The Israeli “all out war on HAMAS” is in practise an indiscriminate assault on the people of Gaza and their society. Their early targets included government and residential buildings, television stations, universities, mosques and marketplaces. An Israeli officer explained the strategy to a Washington Post reporter: “We are trying to hit the whole spectrum, because everything is connected and everything supports terrorism against Israel.”

The officer was giving expression to the inexorable logic of collective punishment, which underpins both the current offensive and the blockade which preceded it. Like it or not, HAMAS is a social force in Gaza, and as the Israeli officer explained, its agents and supporters cannot be targeted in isolation. The use of indisciminate violence against a civilian population in pursuit of political aims is as clear a definition of terrorism as we possess, and the Israeli attack on Gaza is as much an example of this as the HAMAS rocket fire on southern Israel. But because this act of terror is committed by a powerful state, it is not described as such. Once again, the “war on terror,” whose mantle Israeli officials have wrapped themselves in, has been used to license state terror.

The Israelis ask what else they could have done in response to the rocket attacks on their citizens. The answer is painfully obvious: end the blockade of Gaza (which has been HAMAS’s key condition for a ceasefire), and then begin to redress the litany of just Palestinian demands. Do what the rest of the world has urged for decades, end the occupation and accept a genuinely independent Palestinian state.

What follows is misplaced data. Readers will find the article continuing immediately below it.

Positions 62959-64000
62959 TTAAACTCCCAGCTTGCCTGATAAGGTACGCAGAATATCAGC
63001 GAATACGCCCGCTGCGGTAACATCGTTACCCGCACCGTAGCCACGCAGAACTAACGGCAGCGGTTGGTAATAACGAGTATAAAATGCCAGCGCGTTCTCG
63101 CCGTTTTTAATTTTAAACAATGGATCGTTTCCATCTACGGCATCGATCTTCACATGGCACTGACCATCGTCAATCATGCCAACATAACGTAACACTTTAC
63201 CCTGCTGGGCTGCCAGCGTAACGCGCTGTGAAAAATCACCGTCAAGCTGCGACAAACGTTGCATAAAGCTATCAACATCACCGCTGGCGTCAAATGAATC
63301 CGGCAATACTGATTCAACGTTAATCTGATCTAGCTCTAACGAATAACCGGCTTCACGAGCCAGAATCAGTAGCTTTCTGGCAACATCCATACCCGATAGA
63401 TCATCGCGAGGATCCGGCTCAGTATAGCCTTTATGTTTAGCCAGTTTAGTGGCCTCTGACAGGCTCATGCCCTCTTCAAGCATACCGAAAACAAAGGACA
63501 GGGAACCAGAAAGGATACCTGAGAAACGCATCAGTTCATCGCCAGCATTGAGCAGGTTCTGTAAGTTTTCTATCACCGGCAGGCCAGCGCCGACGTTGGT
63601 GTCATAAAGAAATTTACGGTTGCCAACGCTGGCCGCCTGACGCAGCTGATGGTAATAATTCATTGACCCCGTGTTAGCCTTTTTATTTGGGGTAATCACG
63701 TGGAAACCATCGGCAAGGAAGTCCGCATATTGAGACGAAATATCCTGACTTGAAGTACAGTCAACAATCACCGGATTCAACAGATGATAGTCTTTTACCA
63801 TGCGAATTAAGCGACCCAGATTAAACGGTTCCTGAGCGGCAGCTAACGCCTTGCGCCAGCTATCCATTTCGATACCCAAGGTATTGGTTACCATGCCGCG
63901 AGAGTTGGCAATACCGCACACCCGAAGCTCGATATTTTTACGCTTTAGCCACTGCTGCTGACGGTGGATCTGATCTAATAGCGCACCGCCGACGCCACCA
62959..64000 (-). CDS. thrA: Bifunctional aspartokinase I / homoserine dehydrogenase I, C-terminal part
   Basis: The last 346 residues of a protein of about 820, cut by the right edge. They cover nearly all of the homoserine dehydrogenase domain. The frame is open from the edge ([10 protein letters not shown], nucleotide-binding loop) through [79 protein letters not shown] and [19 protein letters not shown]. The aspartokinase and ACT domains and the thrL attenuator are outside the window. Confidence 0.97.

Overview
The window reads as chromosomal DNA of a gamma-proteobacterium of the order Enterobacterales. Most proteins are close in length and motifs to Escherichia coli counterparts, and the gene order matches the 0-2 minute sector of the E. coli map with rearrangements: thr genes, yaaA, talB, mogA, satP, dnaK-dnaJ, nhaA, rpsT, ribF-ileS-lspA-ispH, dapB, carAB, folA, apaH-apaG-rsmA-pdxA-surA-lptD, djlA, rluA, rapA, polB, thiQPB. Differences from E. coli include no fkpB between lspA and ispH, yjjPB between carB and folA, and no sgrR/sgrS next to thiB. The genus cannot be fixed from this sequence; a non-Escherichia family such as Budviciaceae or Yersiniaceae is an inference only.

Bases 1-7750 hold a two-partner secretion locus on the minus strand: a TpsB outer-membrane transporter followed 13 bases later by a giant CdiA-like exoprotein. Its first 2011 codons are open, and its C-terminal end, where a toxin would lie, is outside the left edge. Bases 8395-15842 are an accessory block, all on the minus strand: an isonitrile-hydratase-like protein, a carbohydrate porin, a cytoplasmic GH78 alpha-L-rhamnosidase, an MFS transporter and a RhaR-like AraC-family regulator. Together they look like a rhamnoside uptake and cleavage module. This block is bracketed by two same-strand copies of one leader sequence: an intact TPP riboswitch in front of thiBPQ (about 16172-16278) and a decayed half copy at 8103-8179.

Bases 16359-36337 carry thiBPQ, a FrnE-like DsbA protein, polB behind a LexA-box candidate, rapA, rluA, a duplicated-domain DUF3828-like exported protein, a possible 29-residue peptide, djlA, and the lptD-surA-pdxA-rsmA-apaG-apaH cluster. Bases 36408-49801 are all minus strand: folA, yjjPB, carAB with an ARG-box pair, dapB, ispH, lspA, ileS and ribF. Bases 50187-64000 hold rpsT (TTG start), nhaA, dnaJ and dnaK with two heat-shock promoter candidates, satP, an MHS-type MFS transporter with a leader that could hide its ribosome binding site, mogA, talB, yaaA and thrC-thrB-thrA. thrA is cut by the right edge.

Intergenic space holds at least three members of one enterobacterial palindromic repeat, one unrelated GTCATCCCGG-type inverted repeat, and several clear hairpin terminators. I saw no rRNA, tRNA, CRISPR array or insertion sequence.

But the offensive suggests that Israel is not prepared to countenance that solution. The concessions required are too great: the abandonment of settler expansion on the West Bank and a curtailment of Israeli regional supremacy, believed to be essential for the survival of the Jewish state.

Surely no member of the Israeli cabinet actually believes that this onslaught will reduce attacks on Israel, either in the short or long term. What then is aim of the war? The idea seems to be to grind down the Palestinians until, bereft of necessities, infrastructure, leaders, and hope, they are compelled to accept a solution on Israel’s terms. In a sense, then, what Israel is fighting for in Gaza is the West Bank, much of which it hopes to annexe if and when Gaza is finally subdued.

Certainly a core motive of the war is to reaffirm Israeli military supremacy, embarrassingly compromised by its reversals in Lebanon in 2006. Perhaps they hope that in stripping HAMAS bare, they will weaken and discredit Islamist radicalism across the region, just as the six day war of 1967 crippled Nasser-style Arab nationalism.